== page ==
Wednesday, December 17, 2014
Ind. Gov't. - Kentucky ethics enforcer says tough rules curb lawmaker misconduct
Maureen Hayden, CNHI State Reporter, has a long story Monday in the Greensburg Daily News. A few quotes:
Anthony Wilhoit was pleased to hear some Indiana good-government advocates describe his beloved Kentucky as the state with the “toughest ethics law” in the nation.The ILB has obtained a copy of the Harvard report mentioned in the story. The story looks at public perception of corruption in the three branches of government and how each state scores. "Illegal executive corruption" is rated "moderately common" in both Indiana and Illinois, among other states. This was a surprise to the ILB: Illinois, of course, has had many recent governors sent to prison! Both Indiana and Illinois, as well as Kentucky, scored "very common" (4 out of 5) for "Illegal Corruption Legislative." For "Illegal Corruption Judicial", Indiana scored 1 out of 5 - "not at all common."
For 17 years, as head of the independent Kentucky Legislative Ethics Commission, Wilhoit's been the chief enforcer of rules that govern the conduct of lawmakers as it relates to their elected duties. * * *
Wilhoit is glad to hear that Indiana legislative leaders have pledged to tackle ethics reform – a decision brought on by high-profile scandals over the last year that exposed some gaping holes in ethics rules. But he cautions that stricter rules that force legislators to be more transparent aren’t a panacea.
“It’s good, but that doesn’t necessarily prevent them from doing things they shouldn’t,” Wilhoit said during an interview.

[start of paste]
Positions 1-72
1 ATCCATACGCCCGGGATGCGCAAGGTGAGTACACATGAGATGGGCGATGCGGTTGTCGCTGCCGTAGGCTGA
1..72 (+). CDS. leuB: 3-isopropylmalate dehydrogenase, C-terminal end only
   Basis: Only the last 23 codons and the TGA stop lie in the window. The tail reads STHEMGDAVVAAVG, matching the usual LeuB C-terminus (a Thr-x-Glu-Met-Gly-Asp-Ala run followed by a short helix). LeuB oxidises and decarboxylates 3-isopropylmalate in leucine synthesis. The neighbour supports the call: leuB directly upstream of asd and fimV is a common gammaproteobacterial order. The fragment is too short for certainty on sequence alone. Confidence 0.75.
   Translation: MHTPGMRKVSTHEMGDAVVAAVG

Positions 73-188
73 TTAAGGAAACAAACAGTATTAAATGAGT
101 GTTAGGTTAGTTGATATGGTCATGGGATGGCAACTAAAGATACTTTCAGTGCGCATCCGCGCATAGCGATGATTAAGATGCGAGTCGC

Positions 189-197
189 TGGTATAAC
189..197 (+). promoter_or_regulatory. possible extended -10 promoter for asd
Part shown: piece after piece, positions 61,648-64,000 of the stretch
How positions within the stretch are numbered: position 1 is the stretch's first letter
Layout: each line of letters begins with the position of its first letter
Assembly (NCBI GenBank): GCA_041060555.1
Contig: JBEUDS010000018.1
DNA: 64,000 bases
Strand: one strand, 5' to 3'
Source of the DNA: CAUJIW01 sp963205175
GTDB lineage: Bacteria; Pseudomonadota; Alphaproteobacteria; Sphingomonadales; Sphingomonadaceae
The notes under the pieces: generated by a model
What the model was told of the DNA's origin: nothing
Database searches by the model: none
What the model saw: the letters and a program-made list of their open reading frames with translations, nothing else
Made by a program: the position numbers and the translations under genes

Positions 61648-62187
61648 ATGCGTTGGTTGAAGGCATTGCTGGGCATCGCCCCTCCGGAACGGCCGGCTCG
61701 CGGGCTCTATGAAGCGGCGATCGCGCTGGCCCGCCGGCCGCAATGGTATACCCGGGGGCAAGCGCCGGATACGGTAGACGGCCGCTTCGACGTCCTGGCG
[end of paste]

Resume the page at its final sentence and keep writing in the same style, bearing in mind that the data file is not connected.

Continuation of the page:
He knows. He’s gotten after legislators in Kentucky for violating wide-ranging rules that, among other things, compel lawmakers to disclose any economic interest in a matter that comes before them -- and then bars them from ever voting or even voicing support for it.
A lawyer and judge in an earlier career, Wilhoit favors preventative action when he can. He recalls watching live video of a state Senate debate and seeing a particular lawmaker move to vote.
“I knew he had a clear conflict of interest, so I called down to the floor and got him on the phone,” Wilhoit said. “I warned him not to do it.”
And he didn't.
Most the time, Wilhoit and his commission rely on lawmakers to follow the rules. Not everyone does, no matter the clarity of the rules.
A few years ago, the commission fined a lawmaker who voted to include a $170,000, no-bid sewer project in the state budget without disclosing some key information: The lawmaker owned the company that was awarded the bid.
Wilhoit thought that might result in a felony charge. That fell through when a chief witness dropped dead. * * *
Kentucky’s bumpy road to ethics reform came only after two major scandals in the 1990s. One was a federal bribery investigation that exposed 15 lawmakers who sold their votes, some for as little as $100. The other involved a governor’s spouse convicted of extorting more than $1 million in contributions from state contractors.
“We can’t say that kind of behavior doesn’t go on now,” Wilhoit said. “But it’s not one-tenth of what it was back then.”
Wilhoit’s commission has taken some hits for not being tough enough. A Harvard University study released last week gave both Indiana and Kentucky poor grades for their legislative ethics.
Wilhoit said the study, based on polling of political reporters, is too harsh.
But its conclusion still worries him. It’s why he spends much of his time “trying to hammer” the message to lawmakers that their behavior matters.
“I tell them, 'You all got to be very careful about the appearance of the things you do,'” he said. “Because people just don’t trust their leaders anymore.”
Posted by Marcia Oddi on December 17, 2014 10:13 AM
Posted to Indiana Government